South Carolina state senator Mia McLeod is on a history-making mission after announcing on Thursday that she is running for governor in 2022. A Black woman has never served as a governor in the U.S., but the Richland County Democrat aims to change that.
McLeod, 52, announced her bid in the 2022 race on Thursday at Columbia’s Modjeska Monteith Simkins House. She is the first Black woman to run for governor in South Carolina.
“This is Bennettsville, South Carolina. A place so neglected by so many for so long that some even call it the, ‘corridor of shame.’ It’s the place where I was born. It’s the place that shaped me. And the truth is, all across South Carolina, we share similar stories, stories of love, of faith, of defying the odds,” McLeod says in a two-minute ad she released on Thursday announcing her campaign.
“But far too often across this state, we also share stories of struggle and neglect because politicians have forgotten about all but those who agree with them or fund their campaigns.”
McLeod joins a handful of Black women eyeing higher office through governorships and Senate seats, many inspired by Stacey Abrams’ gubernatorial campaign in Georgia in 2018 and Kamala Harris’ rise from California senator to vice president of the United States.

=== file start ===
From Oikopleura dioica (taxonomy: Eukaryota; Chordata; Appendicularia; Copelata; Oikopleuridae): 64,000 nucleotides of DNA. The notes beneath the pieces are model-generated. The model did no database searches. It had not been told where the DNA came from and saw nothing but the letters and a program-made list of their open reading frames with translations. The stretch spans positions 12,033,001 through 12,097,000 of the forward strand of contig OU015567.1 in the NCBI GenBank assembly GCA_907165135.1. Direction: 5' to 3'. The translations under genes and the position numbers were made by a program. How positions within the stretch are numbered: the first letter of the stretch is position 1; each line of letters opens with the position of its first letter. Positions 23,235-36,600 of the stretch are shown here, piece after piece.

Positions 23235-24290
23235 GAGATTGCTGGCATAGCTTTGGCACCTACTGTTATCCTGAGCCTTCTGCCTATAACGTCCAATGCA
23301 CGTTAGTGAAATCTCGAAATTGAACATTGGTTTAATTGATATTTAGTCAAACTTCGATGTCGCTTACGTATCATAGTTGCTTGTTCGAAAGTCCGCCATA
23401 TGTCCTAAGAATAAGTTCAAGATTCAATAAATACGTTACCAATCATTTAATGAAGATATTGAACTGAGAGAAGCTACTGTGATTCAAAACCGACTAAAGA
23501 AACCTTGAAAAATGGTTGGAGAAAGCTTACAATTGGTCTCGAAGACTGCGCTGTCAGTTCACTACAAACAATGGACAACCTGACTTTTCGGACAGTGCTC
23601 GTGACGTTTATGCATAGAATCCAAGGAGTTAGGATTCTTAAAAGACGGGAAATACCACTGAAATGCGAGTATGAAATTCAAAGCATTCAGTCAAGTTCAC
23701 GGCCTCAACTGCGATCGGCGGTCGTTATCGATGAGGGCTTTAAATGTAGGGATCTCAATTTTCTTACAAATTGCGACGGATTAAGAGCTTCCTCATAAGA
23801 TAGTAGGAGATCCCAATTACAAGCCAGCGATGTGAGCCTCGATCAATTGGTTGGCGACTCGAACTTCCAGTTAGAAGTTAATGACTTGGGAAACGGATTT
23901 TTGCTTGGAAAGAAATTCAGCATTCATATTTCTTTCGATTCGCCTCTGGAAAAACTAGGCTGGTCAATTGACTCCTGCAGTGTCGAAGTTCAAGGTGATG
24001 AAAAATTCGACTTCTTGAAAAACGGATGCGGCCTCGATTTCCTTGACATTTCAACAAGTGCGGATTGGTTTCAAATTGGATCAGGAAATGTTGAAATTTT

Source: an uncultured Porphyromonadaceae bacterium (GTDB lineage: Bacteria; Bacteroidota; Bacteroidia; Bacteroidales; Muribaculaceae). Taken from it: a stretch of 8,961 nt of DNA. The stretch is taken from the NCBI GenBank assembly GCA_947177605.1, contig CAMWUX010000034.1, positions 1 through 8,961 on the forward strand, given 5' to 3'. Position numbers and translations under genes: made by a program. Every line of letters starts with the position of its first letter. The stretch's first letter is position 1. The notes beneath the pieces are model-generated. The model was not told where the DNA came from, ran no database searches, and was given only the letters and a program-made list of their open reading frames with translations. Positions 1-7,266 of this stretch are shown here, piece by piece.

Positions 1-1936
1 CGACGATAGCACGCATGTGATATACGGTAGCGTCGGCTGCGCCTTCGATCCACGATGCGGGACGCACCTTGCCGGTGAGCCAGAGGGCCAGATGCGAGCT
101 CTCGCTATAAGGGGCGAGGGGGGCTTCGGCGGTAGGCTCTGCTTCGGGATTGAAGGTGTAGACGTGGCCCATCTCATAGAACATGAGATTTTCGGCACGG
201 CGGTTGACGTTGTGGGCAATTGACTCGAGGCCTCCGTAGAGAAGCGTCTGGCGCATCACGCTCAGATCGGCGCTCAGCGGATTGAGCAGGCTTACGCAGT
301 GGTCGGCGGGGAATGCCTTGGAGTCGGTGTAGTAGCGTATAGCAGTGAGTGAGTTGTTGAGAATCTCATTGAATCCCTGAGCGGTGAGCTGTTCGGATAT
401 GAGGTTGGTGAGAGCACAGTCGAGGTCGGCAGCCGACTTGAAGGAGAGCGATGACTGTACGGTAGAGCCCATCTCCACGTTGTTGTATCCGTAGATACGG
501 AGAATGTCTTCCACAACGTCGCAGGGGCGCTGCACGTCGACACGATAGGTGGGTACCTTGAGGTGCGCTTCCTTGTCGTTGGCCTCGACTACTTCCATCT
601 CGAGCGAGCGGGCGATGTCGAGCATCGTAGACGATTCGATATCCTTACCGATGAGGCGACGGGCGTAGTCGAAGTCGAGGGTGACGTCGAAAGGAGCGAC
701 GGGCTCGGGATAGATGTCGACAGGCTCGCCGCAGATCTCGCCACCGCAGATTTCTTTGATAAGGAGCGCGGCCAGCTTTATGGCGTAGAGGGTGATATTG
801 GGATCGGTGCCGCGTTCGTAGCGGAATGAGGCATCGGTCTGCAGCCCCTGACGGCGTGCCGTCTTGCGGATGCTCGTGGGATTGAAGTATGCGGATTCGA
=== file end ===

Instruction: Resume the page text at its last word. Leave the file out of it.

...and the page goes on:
As reported by the Associated Press, two Black women are running for U.S. Senate from North Carolina in 2022: former state Supreme Court Chief Justice Cheri Beasley and former legislator Erica Smith.
In Florida, U.S. Rep. Val Demings is running for Republican Sen. Marco Rubio’s seat. In April, South Carolina state Rep. Krystle Matthews, D-Berkeley, announced her bid against Republican Sen. Tim Scott.
Abrams, meanwhile, is expected to make a second run for governor in 2022.
“We are normalizing Black women’s leadership (and) seeing Black women on every ballot so that it’s second nature for voters,” said Glynda Carr, co-founder of Higher Heights for America, which supports Black female candidates.
“I’ve been fighting the status quo for 10 years, and I’m still fighting, taking on the fights no one else will, even when I fight alone.” McLeod said Thursday, to a crowd that included state lawmakers.
McLeod, so far, faces two candidates for the Democratic nomination: activist Gary Votour and former U.S. Rep. Joe Cunningham.
“I want to welcome Sen. Mia McLeod to the race for governor and congratulate her on the historical significance of her campaign,” Cunningham said in a statement on Thursday. “Mia brings an important voice to this race, and I look forward to spending time with her on the trail as we make our case to voters.”
If she wins the primary, McLeod will face incumbent Republican Gov. Henry McMaster.
“I want to be the person that is running not because I’m a woman, and not because I’m Black, but because I am so connected to and so much like the people that I represent,” McLeod told the AP.
“It’s a tremendous responsibility, but it’s one that I’m excited about,” she added.
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